“After the climate summit, California Governor Gavin Newsom faces pivotal decisions aimed at reducing emissions within the state.
In a recent development, Governor Newsom made significant waves in the field of climate action by announcing a lawsuit alleging that major oil and gas companies had deceived the public regarding the environmental risks posed by fossil fuels. Additionally, he pledged to sign the nation’s most comprehensive emissions reporting regulations for large corporations.
Now, Governor Newsom stands at a crossroads, as lawmakers have presented him with bills designed to curb greenhouse gas emissions from various sectors. These bills encompass initiatives to reduce emissions from buildings, assist schools in adapting to changing climate conditions, and alleviate the financial burden on taxpayers for the cleanup of abandoned oil and gas wells.
Following the conclusion of this year’s legislative session earlier this month, Governor Newsom showcased California’s leadership in environmental matters at a United Nations climate summit held in New York. In his address, he emphasized the visible consequences of climate change in California, including the destruction of landscapes, lifestyles, and traditions.
Governor Newsom pledged his support for a bill that mandates companies with annual revenues exceeding $1 billion to disclose a comprehensive array of greenhouse gas emissions data. He also expressed his intention to sign legislation that requires companies making more than $500 million annually to disclose how climate change could impact their financial operations and their strategies for adaptation.
It is worth noting that certain significant climate proposals failed to secure legislative approval this year. These included measures to expand monitoring of pollutants near refineries and legislation aimed at divesting the state’s public employee and teacher retirement systems from investments in the fossil fuel industry.
Governor Newsom has until October 14th to make decisions regarding these bills, which may involve signing them into law, vetoing them, or allowing them to become law without his signature.
One of the key proposals passed by the Legislature concerns orphaned oil and gas wells. This bill mandates that companies obtaining operational rights for a well must demonstrate their financial capability to fund the well’s cleanup. One method for meeting this requirement is by posting a bond to cover the entire cost of well closure.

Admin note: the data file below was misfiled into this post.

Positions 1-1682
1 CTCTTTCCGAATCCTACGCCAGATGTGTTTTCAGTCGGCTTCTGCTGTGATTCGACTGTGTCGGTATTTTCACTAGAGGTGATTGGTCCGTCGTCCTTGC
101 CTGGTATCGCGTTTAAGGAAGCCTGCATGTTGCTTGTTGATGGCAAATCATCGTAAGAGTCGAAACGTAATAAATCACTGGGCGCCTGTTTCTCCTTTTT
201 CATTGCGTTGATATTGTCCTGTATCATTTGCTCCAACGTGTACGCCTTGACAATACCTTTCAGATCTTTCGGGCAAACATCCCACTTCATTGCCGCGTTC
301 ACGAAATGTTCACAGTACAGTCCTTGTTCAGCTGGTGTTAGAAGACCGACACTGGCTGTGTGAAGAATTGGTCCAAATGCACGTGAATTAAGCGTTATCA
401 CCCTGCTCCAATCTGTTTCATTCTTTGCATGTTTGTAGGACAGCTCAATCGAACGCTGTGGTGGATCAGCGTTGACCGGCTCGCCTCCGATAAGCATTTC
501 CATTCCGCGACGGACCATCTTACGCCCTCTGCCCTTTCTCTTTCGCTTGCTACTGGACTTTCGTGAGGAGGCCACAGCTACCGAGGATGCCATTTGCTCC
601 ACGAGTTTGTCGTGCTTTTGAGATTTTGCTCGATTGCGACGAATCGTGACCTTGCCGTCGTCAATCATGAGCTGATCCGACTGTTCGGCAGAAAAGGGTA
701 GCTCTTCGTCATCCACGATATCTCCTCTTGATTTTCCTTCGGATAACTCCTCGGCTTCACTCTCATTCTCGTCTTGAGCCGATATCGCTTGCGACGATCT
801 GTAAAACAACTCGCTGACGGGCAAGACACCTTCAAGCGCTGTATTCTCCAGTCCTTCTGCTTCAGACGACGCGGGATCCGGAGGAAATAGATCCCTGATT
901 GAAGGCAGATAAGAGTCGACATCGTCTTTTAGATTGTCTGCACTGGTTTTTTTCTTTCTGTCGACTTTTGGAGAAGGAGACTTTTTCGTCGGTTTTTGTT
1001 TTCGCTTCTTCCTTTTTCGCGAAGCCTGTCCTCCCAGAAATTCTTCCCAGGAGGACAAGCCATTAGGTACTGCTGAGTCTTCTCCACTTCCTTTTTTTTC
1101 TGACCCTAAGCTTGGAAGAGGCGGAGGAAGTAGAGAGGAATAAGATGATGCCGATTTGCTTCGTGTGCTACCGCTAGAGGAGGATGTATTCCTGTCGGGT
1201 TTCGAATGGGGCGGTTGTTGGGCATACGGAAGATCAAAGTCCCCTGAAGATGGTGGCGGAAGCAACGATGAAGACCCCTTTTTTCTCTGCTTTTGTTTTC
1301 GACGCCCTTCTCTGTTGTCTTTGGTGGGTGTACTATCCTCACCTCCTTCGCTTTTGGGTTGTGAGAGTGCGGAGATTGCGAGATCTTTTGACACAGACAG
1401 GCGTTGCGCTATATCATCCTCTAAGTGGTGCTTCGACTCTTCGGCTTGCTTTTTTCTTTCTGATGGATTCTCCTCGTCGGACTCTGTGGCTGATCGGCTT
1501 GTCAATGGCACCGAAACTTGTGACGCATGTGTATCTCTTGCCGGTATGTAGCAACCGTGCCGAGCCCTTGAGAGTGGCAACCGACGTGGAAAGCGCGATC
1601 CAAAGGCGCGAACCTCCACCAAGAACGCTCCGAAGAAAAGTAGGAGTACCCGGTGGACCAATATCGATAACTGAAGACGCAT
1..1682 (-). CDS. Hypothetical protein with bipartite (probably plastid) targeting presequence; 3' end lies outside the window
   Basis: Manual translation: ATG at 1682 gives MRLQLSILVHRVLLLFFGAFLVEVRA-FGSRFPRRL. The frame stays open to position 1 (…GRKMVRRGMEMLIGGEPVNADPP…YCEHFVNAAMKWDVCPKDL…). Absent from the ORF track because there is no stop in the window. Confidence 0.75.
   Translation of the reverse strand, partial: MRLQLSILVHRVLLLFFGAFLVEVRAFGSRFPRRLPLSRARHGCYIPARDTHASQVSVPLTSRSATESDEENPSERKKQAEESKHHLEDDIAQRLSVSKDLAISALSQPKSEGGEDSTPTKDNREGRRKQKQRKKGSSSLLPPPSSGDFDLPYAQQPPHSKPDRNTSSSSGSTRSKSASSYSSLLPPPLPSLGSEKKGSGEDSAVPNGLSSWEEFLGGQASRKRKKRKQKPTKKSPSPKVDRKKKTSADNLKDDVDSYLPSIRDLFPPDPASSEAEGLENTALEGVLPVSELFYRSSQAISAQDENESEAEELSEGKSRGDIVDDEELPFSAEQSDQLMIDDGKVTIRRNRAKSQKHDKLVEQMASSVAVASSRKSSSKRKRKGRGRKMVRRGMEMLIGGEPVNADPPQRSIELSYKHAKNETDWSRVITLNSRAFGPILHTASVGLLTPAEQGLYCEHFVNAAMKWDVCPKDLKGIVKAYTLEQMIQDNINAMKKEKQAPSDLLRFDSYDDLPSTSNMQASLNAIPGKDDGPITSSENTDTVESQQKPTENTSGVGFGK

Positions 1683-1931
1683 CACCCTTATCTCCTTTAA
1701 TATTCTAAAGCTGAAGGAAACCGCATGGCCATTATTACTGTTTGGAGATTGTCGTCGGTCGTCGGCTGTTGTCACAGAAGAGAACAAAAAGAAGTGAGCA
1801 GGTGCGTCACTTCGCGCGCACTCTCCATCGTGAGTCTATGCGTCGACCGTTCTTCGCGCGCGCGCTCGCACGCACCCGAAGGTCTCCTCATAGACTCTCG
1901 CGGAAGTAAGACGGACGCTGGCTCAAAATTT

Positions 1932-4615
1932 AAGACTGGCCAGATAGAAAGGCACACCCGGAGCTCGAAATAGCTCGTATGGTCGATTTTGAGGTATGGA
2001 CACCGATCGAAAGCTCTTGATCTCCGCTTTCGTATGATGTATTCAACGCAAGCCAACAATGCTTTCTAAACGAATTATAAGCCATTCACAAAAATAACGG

California currently grapples with over 5,000 orphaned wells, lacking an active owner to ensure proper sealing and closure. These abandoned wells pose environmental and public health risks, including the potential contamination of drinking water. The state previously required companies to post cleanup bonds, but these often fell short of covering the full cost, according to Ann Alexander, a lawyer with the Natural Resources Defense Council.
Critics of the bill argue that it may impose onerous energy efficiency standards on housing providers.
In addition to these developments, a bill has been forwarded to Governor Newsom, necessitating state regulators to devise a strategy for curbing emissions that contribute to global warming from buildings. This sector accounts for roughly one-fourth of California’s greenhouse gas emissions, according to state estimates, emanating from sources such as electricity consumption within buildings and the use of refrigerants for cooling purposes.
As part of its broader goal to reduce California’s greenhouse gas emissions by 40% below 1990 levels by 2030, the state intends to reduce emissions from residential, commercial, and other structures. Under this legislation, the California Energy Commission will be tasked with presenting a report to the Legislature in 2026, outlining recommendations for the state’s next actions in lowering building-related emissions.
However, critics of the bill argue that it may impose onerous energy efficiency standards on housing providers.
Regarding climate bills that were not enacted this year, a proposal to extend a program mandating the monitoring of specific pollutants in proximity to refineries has been deferred as a two-year bill, allowing lawmakers to revisit it in January. This proposed legislation would expand the program to include biofuel refineries, which produce fuel from plant-derived materials and other organic sources.
Furthermore, a significant development occurred as a crucial Assembly committee recently blocked a bill that would have required schools to formulate heat reduction plans for outdoor areas on campuses. These plans might involve replacing heat-absorbing surfaces like asphalt with alternatives. Advocates argue that this legislation could have bolstered the availability of shaded areas in schools, particularly in economically disadvantaged areas where such spaces are lacking. A separate bill requiring the California Energy Commission to develop a plan to help schools adapt to the effects of climate change reached Governor Newsom’s desk this year.
State Senator Lena A. Gonzalez, a Democrat representing parts of Los Angeles County, introduced a bill aimed at divesting the state’s public employee and teacher retirement systems from investments in the fossil fuel industry. Although the bill passed the Senate, it did not receive a hearing in the Assembly. Lawmakers will have the opportunity to reconsider this proposal in January.”
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